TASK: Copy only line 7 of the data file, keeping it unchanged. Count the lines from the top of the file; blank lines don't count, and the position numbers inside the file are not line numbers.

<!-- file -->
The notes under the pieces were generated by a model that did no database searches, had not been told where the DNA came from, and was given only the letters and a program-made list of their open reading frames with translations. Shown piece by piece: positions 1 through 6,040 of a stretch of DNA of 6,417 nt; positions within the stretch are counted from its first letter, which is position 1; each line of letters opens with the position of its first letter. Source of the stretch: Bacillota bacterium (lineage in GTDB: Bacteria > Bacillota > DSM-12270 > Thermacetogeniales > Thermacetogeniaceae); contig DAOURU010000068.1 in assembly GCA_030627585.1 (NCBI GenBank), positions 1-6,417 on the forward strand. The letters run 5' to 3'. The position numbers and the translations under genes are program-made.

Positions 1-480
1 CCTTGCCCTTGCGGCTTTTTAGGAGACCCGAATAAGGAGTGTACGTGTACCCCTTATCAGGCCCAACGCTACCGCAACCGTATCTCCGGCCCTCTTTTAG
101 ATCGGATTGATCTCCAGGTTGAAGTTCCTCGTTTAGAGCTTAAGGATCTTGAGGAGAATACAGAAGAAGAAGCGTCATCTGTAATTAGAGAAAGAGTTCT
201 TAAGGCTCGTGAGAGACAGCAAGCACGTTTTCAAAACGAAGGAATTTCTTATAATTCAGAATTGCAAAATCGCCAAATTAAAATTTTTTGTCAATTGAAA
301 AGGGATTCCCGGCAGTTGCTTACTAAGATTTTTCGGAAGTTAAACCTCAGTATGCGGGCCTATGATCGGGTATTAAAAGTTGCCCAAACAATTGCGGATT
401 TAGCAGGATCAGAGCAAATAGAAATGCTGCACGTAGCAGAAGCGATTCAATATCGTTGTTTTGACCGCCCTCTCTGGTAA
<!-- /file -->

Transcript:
401 TAGCAGGATCAGAGCAAATAGAAATGCTGCACGTAGCAGAAGCGATTCAATATCGTTGTTTTGACCGCCCTCTCTGGTAA